This car is equipped with some high-tech options for its day.
Times were much simpler back in 1952. Seat belts had yet to become standard features, yet other safety and convenience options were just starting to trickle in on some of the higher-end vehicles. This 1952 Oldsmobile Ninety-Eight Convertible is part of an online-only auction being held by The Vault from August 28 through September 11, and it highlights some of these optional features.
New for 1952, the Oldsmobile Ninety-Eight offered options such as hydraulic power steering and the Autronic Eye headlight dimmer. This latter feature used a dash-mounted sensor to detect oncoming headlights, and if the Oldsmobile's high-beam headlights were turned on, they would be automatically dimmed. Once traffic had passed, the bright lights would come back on. Both of these optional features are equipped on this 1952 Oldsmobile Ninety-Eight.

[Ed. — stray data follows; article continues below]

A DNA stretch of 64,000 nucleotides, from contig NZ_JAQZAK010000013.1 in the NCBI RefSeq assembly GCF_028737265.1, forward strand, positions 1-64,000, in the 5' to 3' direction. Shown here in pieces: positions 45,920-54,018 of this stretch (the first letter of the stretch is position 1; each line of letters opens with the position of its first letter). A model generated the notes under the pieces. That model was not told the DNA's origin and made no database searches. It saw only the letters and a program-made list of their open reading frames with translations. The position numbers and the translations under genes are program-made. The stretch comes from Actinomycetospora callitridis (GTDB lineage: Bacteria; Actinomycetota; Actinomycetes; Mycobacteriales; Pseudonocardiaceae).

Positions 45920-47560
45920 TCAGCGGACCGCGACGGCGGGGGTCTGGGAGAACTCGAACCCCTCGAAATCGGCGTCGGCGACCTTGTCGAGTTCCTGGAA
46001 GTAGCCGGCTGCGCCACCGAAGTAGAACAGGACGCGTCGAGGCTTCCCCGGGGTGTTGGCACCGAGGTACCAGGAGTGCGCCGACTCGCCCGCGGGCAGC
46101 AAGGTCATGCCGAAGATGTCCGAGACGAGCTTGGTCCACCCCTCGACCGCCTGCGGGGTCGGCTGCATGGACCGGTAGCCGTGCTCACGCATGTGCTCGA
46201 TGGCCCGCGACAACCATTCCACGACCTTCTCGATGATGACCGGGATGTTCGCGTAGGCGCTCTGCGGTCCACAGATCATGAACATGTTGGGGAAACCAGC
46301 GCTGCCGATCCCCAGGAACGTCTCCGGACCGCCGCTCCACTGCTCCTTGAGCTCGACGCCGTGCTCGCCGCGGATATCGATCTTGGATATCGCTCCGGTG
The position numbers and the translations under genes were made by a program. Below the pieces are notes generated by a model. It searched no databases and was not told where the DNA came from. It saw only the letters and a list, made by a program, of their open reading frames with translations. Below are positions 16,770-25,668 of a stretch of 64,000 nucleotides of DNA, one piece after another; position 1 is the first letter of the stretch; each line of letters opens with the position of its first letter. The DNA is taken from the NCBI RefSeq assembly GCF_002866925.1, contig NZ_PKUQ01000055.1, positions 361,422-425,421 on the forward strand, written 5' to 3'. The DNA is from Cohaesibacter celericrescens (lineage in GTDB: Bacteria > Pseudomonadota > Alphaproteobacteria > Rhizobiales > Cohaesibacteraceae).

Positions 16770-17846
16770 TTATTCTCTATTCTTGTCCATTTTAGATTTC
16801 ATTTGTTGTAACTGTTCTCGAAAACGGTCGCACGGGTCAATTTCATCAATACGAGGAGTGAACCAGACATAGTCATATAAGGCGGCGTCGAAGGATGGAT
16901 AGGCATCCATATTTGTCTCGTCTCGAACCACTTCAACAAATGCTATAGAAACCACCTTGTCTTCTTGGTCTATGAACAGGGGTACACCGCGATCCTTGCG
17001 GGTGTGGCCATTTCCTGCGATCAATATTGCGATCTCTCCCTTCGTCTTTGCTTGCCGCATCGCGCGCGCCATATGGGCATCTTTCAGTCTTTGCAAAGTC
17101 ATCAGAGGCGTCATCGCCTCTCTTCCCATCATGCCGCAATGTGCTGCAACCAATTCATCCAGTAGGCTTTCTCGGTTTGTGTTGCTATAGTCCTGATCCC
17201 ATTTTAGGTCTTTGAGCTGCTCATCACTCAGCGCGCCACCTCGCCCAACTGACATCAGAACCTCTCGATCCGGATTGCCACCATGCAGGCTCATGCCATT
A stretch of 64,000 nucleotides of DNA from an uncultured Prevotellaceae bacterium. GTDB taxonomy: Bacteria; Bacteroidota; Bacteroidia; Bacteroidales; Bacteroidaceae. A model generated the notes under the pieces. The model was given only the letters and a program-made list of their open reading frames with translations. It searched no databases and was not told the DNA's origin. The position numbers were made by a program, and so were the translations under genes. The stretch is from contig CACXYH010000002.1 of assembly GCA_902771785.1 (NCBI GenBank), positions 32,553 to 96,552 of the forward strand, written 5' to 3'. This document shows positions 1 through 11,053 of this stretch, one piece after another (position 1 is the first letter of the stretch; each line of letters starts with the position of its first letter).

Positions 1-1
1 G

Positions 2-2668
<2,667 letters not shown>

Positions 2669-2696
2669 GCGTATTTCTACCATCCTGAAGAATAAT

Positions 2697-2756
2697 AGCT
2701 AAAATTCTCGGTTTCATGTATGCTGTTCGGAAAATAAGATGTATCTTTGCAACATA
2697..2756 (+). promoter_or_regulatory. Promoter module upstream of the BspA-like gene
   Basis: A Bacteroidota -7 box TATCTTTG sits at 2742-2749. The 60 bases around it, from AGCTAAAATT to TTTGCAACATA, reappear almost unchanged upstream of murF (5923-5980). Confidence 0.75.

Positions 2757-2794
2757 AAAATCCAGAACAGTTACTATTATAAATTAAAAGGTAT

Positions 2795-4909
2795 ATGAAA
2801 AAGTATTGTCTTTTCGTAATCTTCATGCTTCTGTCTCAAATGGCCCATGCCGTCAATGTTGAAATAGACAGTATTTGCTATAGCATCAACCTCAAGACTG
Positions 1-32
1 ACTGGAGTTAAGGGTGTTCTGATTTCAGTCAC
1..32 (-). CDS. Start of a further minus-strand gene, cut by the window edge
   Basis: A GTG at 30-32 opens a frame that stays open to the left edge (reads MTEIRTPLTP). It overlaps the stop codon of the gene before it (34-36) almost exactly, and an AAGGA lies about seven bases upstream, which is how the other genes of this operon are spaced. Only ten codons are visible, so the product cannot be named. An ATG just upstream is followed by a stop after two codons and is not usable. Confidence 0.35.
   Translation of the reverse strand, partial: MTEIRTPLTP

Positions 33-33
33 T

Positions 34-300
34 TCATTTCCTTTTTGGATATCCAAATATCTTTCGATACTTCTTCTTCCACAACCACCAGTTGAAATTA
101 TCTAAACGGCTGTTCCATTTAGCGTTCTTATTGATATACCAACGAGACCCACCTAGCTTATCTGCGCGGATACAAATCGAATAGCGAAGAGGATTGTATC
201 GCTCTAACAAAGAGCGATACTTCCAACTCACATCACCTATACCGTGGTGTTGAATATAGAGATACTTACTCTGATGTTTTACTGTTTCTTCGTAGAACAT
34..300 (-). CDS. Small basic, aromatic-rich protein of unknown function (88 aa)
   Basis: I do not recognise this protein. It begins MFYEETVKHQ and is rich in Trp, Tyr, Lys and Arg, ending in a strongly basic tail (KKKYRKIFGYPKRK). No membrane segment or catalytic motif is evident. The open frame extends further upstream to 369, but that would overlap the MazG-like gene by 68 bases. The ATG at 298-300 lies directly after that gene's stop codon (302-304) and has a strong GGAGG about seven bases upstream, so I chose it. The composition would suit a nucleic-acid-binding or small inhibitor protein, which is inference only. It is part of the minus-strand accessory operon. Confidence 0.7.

Although the 1952 model year was the second to last year for this body design for the Ninety-Eight, this convertible was still beautiful. Penned by renowned GM designer Harley Earl, there are no boring lines on this convertible, and the color combination of the white exterior and two-tone silver and red interior is elegant and stunning. The paint, chrome and soft top all seem to be in flawless condition, but one of the more telling cues to this car's originality is that the VIN and fender tags have not been painted over and they are still riveted in place. Even the small details are here, too, from the original owner's manual and complete spare tire kit right down to the body sticker showing how to change a tire.
Gallery: 1952 Oldsmobile Ninety-Eight Convertible: Ahead Of Its Time
The odometer on this Oldsmobile Ninety-Eight shows 41,559 miles, and while it's unknown if those are original miles or not, the car's overall condition sure seems to suggest that's the case. The engine compartment is as clean as the rest of the car, and it properly showcases the legendary 303 CID OHV Rocket V8. Like the Ninety-Eight itself, this engine was ahead of its time and was the first mass-produced overhead valve engine.